The legislation, ignited by bar associations and members of the legal community who say proposed changes to judicial officer appointments would politicize the court’s benches in the Lake and St. Joseph counties, will be heard by a Senate committee Wednesday.
House Bill 1453 will be heard by the Senate Judiciary Committee after the controversial proposal was passed by 63-31 votes in the House last month. The bill would change the composition of the judicial nomination committees for Lake and St. Joseph, remove the requirements for attorneys’ representation on the boards, and allow the governor, among other things, to appoint a majority of the commissioners.
The legislation was criticized by lawyers and lawmakers from northern Indiana counties before it was passed by the House Judiciary Committee in February with a 6-4-party vote.
As a result, the Indiana State Bar Association formally rejected the legislation. So did the Lake County Bar Association, which condemned the bill as “atrocities” and “political power play by parties that were not even within Lake County in order to deprive the Lake County people of even more power in choosing their judges.”
Lake Circuit judge Marissa McDermott has also spoken out against the legislation, writing in a comment from the Indiana attorney that the legislation raises broader questions as to why the selection of court judgments applies only to the most populous and diverse counties of Indiana.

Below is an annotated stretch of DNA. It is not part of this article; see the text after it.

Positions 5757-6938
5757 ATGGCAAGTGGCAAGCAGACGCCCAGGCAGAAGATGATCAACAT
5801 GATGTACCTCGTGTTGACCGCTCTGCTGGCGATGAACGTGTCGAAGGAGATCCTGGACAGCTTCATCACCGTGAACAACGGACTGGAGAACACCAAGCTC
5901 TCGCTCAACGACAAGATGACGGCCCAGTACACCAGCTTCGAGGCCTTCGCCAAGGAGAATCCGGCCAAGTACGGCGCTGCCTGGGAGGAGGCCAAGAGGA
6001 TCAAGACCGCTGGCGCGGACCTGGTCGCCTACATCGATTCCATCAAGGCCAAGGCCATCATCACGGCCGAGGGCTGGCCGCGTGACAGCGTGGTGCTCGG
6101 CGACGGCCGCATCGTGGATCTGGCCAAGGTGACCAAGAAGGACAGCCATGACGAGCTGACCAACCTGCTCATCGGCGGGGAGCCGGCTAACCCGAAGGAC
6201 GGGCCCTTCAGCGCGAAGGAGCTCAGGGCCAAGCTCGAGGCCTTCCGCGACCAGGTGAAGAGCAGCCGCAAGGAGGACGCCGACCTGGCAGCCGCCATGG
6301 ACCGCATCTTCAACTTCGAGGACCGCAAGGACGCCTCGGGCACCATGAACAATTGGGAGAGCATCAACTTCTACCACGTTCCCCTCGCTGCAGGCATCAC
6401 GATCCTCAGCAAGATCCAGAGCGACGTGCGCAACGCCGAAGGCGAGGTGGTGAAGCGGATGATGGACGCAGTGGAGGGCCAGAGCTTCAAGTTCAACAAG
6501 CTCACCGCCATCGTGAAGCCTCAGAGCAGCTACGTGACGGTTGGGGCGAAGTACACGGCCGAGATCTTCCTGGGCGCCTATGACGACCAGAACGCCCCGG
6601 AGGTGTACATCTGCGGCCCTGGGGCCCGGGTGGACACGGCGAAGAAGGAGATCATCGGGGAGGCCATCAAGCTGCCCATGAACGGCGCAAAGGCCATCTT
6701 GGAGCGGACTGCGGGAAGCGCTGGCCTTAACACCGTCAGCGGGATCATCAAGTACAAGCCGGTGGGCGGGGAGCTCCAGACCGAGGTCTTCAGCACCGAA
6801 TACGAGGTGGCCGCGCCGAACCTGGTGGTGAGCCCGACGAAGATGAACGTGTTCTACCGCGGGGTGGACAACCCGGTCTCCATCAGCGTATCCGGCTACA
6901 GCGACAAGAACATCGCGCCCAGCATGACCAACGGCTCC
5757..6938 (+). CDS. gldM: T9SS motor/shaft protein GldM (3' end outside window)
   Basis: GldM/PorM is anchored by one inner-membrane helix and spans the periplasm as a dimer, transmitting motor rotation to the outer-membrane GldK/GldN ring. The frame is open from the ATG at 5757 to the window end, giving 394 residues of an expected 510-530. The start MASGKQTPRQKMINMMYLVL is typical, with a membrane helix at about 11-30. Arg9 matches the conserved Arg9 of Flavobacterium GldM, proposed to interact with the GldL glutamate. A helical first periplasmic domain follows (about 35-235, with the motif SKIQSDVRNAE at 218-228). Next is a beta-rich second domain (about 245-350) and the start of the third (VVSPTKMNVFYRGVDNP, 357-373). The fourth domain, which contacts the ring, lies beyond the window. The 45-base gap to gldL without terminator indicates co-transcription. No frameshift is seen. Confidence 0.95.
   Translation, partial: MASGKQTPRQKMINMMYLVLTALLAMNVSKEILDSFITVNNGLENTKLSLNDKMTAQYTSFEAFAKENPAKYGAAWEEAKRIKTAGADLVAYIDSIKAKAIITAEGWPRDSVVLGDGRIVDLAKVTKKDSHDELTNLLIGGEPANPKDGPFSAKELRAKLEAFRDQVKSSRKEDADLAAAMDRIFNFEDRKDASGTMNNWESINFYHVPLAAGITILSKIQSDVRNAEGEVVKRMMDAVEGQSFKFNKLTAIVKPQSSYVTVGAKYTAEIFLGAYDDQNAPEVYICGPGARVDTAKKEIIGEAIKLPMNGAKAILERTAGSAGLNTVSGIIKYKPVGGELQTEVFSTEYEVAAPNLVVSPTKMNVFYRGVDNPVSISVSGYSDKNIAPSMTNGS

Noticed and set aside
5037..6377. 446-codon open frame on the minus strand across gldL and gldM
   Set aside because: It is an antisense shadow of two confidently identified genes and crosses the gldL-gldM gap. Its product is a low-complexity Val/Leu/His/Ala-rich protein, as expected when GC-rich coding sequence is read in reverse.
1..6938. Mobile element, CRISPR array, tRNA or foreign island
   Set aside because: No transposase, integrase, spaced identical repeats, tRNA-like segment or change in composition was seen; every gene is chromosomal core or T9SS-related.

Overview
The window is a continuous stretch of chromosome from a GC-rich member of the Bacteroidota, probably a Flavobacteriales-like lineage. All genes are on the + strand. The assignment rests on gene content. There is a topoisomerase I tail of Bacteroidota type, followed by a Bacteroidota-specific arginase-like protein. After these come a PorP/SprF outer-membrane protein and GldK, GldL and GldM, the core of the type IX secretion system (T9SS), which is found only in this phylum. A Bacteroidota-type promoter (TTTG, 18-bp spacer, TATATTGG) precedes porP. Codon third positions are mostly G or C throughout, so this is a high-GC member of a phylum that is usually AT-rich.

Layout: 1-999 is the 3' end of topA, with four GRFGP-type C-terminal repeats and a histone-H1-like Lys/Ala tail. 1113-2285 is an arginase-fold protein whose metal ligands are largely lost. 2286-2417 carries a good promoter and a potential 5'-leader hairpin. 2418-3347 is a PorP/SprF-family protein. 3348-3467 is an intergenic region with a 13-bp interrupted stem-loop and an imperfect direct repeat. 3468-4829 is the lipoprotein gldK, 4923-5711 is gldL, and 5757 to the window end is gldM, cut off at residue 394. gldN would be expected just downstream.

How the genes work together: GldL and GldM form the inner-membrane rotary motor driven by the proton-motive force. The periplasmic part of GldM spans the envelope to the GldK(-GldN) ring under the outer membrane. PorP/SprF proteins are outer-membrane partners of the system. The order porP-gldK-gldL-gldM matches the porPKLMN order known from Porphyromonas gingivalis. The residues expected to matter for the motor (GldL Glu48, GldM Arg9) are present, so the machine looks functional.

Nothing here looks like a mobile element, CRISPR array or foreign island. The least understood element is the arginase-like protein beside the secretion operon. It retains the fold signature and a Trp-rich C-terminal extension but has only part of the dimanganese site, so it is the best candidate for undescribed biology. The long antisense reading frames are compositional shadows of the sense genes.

“The indisputable truth is that there is a long legislative history in this nation with powerful majorities that diminishes and silences the votes of minorities,” wrote McDermott of HB 1453. “Although I have no reason to believe that the motive of the current legislation is racist, this law will undoubtedly have a disproportionately negative effect on citizens who happen to be racial minorities, or to use the legal term art, “disparate effects”. “
HB 1453 wasn’t the only legislative proposal that rocked the Indiana judiciary’s choice and led to outcry from legal groups and the legal community. Legislature also introduced Joint Senate Resolution 16, which would have allowed far greater participation of the General Assembly and the governor in the election of the judges and judges of the Indiana Supreme Court of Appeal, while the statewide ballot for maintaining jurisdiction in favor of Votes for keeping the legislation abolished.
The ISBA and others criticized the proposal to “politicize” the state appellate body. SJR 16 went unheard in the Senate.
The Indiana Senate Judiciary Committee meeting begins Wednesday at 1:30 p.m. and can be viewed online here.